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“Casper” the Friendly Quarter Horse Gelding Needs a New Home

CasperCurrent Owner: Diana Thompson
Casper’s Registered Name: Sug Peppa N Bob AQHA #5358295
Date of Birth: March 5, 2010
Casper’s Sire: Autumn Acre AQHA # 4287926 has lifetime earnings of $345,749 in cutting competition. He stands at Oswood Stallion Station in Texas.
Casper’s Dam: Sug N Peppa AQHA # 3416598 “Peppa” won awards in Pacific Coast Cutting Horse Association shows with a youth rider and adults.

Casper is a sorrel gelding with a flaxen mane and tail. He earned his nickname because he was the friendliest colt among approximately 10 foals born on the Wollenberg ranch in 2010. I (Diana Thompson) have worked with student intern Brittany Byerley, trainer Liana Merrill and trainer Pam Maccario since July of 2012 to help Casper overcome his movement problems due to a difficult birth. I adopted Casper in December of 2012.

Despite his previous injuries (see description below) Casper is now able to walk, trot and canter almost normally. He is quite friendly, loves to work and play. He is currently being ridden at the walk and trot and ponied several times a week. Casper is sound for trail riding and light arena work (he is not suitable for cutting, barrel racing or other high-performance work). He is for sale for $1 to the right person. He is smart, relatively calm, sensible, attractive and well built.

For more information about Casper contact Diana at phone (707) 542-4646 or e-mail:

Injury History and Veterinary Exams

Casper was injured at birth. He was a big colt born to a small mare. Luckily, veterinarian Dr. Dick Perce was on the ranch when his mom went in to labor as Casper had to be pulled out to survive. His umbilical cord was ruptured during the process leading to bleeding. Fortunately, Dr. Perce was able to stop the bleeding and stitch him up. The area healed nicely and Casper was turned out with his mom and the other mares and foals.

The birth trauma and pain and tension of the umbilical injury, however, left Casper unable to move normally at the walk and trot and he decided not to try cantering! He often appeared lame at the walk and was always off at the trot. He remained out in a large pasture with his foal friends for the next couple years to see if he would “grow” out of his problems. Because he was not sound, he was not handled much or put into under saddle training. When I met Casper at the age of two years and three months old, he was barely halter broken.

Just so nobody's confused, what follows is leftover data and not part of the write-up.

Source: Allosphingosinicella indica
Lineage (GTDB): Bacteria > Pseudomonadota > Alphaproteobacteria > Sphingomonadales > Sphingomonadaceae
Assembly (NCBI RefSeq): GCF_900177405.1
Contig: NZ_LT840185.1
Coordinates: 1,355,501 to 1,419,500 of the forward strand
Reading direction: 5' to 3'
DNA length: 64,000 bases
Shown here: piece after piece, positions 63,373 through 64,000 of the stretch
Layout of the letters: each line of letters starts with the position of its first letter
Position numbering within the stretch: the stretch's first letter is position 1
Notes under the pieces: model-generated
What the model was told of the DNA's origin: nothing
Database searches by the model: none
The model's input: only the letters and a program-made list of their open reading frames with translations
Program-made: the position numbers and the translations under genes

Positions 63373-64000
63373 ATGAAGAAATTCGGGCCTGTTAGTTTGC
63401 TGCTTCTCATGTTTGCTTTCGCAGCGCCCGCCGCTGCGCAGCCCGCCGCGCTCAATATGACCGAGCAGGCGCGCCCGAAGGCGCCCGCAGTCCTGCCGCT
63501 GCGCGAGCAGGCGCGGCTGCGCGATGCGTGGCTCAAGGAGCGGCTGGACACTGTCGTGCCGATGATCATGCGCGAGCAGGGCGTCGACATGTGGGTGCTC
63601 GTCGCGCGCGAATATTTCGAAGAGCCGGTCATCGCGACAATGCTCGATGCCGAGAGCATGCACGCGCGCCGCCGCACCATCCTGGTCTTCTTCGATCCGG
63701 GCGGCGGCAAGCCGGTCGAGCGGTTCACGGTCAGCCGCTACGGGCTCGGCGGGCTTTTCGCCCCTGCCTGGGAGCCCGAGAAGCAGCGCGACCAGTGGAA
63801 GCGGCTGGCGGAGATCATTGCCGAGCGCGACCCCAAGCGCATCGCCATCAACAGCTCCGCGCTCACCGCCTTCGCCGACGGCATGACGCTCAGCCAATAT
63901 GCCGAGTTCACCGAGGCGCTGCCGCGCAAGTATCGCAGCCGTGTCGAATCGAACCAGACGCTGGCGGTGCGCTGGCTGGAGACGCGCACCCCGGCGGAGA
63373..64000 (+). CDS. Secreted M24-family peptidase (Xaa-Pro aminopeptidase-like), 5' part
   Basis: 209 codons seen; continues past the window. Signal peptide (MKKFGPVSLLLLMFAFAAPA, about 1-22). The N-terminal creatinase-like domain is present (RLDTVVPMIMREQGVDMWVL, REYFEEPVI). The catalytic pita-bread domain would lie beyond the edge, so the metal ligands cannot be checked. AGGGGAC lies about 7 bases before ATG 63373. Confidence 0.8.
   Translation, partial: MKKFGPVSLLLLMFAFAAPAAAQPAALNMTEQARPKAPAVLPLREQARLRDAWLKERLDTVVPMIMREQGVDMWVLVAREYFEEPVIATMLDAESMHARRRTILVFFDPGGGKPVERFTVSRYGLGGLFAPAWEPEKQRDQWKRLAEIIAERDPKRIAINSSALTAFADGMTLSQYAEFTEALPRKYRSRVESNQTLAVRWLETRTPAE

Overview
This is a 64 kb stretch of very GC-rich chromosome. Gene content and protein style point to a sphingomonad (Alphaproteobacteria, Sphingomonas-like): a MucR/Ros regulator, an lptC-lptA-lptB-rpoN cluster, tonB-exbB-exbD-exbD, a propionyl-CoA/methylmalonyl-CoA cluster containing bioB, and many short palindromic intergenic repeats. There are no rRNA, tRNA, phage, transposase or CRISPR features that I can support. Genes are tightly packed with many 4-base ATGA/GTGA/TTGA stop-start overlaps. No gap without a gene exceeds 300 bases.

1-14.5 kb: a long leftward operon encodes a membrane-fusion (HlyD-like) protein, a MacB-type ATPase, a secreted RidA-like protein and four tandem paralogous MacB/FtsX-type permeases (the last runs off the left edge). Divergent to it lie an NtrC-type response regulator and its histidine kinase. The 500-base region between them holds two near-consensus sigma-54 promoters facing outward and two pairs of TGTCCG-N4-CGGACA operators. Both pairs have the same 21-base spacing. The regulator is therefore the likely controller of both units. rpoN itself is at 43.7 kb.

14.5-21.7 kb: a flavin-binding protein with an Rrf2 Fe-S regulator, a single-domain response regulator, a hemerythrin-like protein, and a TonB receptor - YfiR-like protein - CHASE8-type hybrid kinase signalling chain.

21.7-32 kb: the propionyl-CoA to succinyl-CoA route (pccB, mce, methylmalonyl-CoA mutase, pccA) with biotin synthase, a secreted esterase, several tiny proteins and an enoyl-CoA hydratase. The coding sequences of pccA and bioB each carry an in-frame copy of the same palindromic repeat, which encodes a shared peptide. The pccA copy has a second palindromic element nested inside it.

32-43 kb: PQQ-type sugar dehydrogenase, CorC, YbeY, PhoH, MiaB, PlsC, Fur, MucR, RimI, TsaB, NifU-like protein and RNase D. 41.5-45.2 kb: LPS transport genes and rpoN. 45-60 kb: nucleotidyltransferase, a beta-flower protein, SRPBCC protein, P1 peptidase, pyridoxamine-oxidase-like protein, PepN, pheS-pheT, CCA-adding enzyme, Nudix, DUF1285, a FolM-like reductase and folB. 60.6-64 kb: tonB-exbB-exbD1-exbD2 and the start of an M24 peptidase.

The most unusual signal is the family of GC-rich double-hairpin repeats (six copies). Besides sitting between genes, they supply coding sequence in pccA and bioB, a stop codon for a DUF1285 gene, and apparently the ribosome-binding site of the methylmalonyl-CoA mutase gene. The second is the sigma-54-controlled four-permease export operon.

Casper had three veterinary exams during 2011 and 2012. During the last work-up in June of 2012 the veterinarian was not able to find a specific reason for his lameness in the joints of his legs or any problems with his neurological responses. It was concluded, however, that Casper would never perform as a cutting horse and so euthanasia was suggested. The veterinarian noted Casper showed a grade 2 of 5 lameness on the left front leg in a circle left and right with the lameness slightly more pronounced going to the left. The supraspinatus muscle of his left shoulder was slightly less developed that the same muscle on his right shoulder. Radiographs showed a slight remodeling of the coffin bone (P 111). No other X-rayable changes were found.

The first time I watched Casper move, in July of 2012, I didn’t know about his birth injury. It was obvious, however, that he had tightness of his lower abdominal muscles that pointed to an injury in his groin area. I asked Casper to negotiate poles and movements and watched him for a day at my farm. Despite his odd gait pattern, Casper never tripped and definitely knew where his feet were and how to place them over poles. When he went to lie down and when he got up off of the ground he was able to bend the joints of his legs normally (hip joints, stifles, hocks, fetlocks, and front knees and fetlocks).